Ancient Mayan Culture -

Ancient Mayan Culture -

Ancient Mayan Culture About the Cities! Classical Mayan civilisation is dated to between the years 200-900 AD. During this period as many as 40 great city states developed, with most ranging in population from 5,000 to 50,000 people. Some authorities suggest that Tikal may have had a population of up to 100,000 people by 800 AD. These urban centres were supported by rural outlying areas of farmers and smaller settlements. Most city states had their own kings but some may have been subject to the rule of more powerful

neighbours. Evidence of some decline, for example the abandonment of cities in certain regions, seems to have begun around 800AD. About the Farms and Food! In the lowland areas crops such as maize, cacao, beans, avocado, squash and chilli were grown. Dogs were kept for meat and animals such as turkeys, rabbits, deer and agouti were hunted for food. Highland areas provided stones such as obsidian and jade and ores such as hematite. Quetzal feathers were highly prized

for headdresses. Clothing was made from woven cotton or sisal. About the Architecture! Mayan cities are characterised by a range of monumental architecture including temples, stepped pyramids, ball courts, observatories and palace complexes. Large plazas, roads and reservoirs were also built. These are decorated with sculptures and hieroglyphs detailing aspects of warfare, dynastic succession and religious ritual. A high degree of artistry was achieved and this is evident also in pottery, wall paintings, jade

carvings and feathered headdresses. About the Calendar! The Mayan calendar had three aspects: a civil calendar of 365 days; a religious calendar of 260 days and a long-count calendar divided into cycles called baktuns. The civil and religious calendar worked together in 52 year cycles. The baktun was a cycle of 400 years. Mayan mathematics was also highly advanced and the use of zero meant that lengthy and complex calculations could be accurately completed.

About Religion! Mayan religion influenced most areas of life. Mayans believed that life was a cycle and that people progressed through various stages before reaching the place of misty sky. Their gods were bloodthirsty and human sacrifice was required to appease them. The King was believed to be a representative of the gods. The famous Mayan ball game was also a religious ritual. Months were dedicated to gods and their portraits adorned the faces of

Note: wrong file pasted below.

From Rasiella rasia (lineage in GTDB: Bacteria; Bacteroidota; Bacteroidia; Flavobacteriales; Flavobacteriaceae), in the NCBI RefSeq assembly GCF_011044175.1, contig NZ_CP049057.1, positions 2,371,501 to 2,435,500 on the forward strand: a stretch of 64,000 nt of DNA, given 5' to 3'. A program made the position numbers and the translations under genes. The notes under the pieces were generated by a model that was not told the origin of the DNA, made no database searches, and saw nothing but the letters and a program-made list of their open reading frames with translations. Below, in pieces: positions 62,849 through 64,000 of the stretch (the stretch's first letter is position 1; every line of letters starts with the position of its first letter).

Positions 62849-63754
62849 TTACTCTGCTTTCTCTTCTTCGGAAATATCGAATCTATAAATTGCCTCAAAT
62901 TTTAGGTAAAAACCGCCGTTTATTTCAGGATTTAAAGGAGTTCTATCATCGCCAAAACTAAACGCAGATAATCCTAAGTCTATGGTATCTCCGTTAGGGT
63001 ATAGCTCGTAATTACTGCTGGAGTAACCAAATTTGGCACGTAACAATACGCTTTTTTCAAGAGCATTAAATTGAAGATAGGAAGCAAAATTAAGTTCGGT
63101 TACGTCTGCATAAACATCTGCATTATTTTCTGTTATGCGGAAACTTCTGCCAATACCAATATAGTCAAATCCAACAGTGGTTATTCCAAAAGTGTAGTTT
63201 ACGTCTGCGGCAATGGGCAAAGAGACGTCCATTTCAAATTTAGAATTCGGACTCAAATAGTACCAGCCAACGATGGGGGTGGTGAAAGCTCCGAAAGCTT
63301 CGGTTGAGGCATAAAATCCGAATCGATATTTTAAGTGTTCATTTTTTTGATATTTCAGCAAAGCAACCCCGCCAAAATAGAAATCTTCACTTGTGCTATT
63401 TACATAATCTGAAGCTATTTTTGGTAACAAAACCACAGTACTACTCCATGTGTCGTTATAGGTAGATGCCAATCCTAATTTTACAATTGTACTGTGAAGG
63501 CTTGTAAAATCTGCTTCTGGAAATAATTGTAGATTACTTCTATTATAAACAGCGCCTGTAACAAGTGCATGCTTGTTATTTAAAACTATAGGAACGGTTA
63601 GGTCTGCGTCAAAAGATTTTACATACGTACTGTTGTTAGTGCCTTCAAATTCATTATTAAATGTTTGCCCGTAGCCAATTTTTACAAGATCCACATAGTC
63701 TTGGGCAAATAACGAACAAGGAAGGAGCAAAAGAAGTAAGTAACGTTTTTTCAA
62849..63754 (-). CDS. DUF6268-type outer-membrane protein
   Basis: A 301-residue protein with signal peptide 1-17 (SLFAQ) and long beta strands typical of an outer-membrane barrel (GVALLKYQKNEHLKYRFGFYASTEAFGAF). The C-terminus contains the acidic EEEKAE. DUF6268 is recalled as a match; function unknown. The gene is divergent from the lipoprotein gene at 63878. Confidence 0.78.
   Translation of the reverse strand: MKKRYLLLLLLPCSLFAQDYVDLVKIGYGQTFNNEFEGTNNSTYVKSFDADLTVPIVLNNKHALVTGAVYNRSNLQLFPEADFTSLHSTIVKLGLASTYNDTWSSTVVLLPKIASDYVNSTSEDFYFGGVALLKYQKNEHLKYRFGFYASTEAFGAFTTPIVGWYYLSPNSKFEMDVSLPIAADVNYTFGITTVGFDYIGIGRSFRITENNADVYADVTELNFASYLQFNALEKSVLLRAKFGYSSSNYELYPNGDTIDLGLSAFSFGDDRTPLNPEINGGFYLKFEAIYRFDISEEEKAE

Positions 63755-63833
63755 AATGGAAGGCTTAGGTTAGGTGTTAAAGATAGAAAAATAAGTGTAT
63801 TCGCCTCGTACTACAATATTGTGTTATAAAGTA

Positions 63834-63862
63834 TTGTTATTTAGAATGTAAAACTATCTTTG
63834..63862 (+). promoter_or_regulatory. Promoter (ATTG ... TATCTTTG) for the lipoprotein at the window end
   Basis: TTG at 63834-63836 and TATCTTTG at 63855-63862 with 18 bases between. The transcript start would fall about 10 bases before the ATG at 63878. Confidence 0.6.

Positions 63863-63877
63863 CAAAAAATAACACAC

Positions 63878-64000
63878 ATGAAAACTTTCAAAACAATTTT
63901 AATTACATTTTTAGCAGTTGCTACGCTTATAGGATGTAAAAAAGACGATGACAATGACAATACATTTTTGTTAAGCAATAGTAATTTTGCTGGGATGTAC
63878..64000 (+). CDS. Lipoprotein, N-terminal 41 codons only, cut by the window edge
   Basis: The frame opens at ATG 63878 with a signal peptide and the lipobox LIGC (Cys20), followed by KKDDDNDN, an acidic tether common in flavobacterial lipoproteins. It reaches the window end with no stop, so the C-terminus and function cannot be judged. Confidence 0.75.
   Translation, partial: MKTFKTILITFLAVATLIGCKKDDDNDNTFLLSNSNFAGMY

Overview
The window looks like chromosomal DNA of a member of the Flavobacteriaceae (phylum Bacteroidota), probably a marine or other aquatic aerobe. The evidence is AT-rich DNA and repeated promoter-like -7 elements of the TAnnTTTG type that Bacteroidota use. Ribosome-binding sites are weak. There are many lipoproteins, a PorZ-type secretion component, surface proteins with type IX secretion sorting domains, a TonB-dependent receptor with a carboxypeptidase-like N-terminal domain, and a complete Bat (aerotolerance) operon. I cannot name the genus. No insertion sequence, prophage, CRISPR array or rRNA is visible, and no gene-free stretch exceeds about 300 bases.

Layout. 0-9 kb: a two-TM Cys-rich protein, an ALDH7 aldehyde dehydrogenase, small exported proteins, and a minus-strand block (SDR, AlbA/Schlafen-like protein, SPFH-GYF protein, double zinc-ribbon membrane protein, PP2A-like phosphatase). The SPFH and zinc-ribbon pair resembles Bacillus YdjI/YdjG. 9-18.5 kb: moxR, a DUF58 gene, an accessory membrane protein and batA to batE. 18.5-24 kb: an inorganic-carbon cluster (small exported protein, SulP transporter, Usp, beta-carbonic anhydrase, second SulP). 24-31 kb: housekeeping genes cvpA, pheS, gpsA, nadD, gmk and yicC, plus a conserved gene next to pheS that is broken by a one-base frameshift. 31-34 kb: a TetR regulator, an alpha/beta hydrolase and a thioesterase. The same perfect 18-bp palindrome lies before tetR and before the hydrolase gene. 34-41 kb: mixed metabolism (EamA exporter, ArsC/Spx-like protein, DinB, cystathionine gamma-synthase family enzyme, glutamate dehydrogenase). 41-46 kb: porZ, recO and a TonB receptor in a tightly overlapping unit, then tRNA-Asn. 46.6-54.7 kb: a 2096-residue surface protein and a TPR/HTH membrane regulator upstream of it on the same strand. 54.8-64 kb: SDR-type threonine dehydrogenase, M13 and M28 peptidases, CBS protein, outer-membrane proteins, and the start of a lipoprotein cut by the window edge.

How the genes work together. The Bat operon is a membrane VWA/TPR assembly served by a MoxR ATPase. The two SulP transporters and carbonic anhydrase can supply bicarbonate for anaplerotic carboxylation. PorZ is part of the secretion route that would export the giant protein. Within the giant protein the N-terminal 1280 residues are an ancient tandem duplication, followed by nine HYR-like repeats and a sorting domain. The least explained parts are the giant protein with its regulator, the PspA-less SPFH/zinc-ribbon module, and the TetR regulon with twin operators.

buildings. About Fashion! Because Mayan clothing can communicate so much information about the wearer, each item of clothing becomes quite important. Fashion trends, such as the cut of a man's shirt or the length of a woman's skirt, can be specific to a particular village, but the same basic elements make up the Mayan clothing ensemble, regardless of the village, state, or nation of the

wearer. Men usually wear a shirt, pants, a hat, and usually a sash or belt. Throughout Mesoamerica, men carry bags made of wool or maguey fiber. Women generally are seen wearing a huipil or blouse, a corte or skirt, and a sash. They also carry a shawl that serves myriad functions. It can keep them warm on a cool morning or be used to carry a child on their back. Some women use these shawls to carry their produce to the market or their purchases home from a day of shopping. About Homes!

The house was one rectangular room with rounded corners, no windows, and one central door built to face east. Sometimes there was another door that led to a second hut, used as both a kitchen and a chicken coup. In the traditional kitchens, women would cook on a grill set over three rocks. When the hammocks were hung, the main, single-room house was converted into a dormitory. Now it is your turn!

Write a paragraph with a picture on one feature of Mayan Culture you like!

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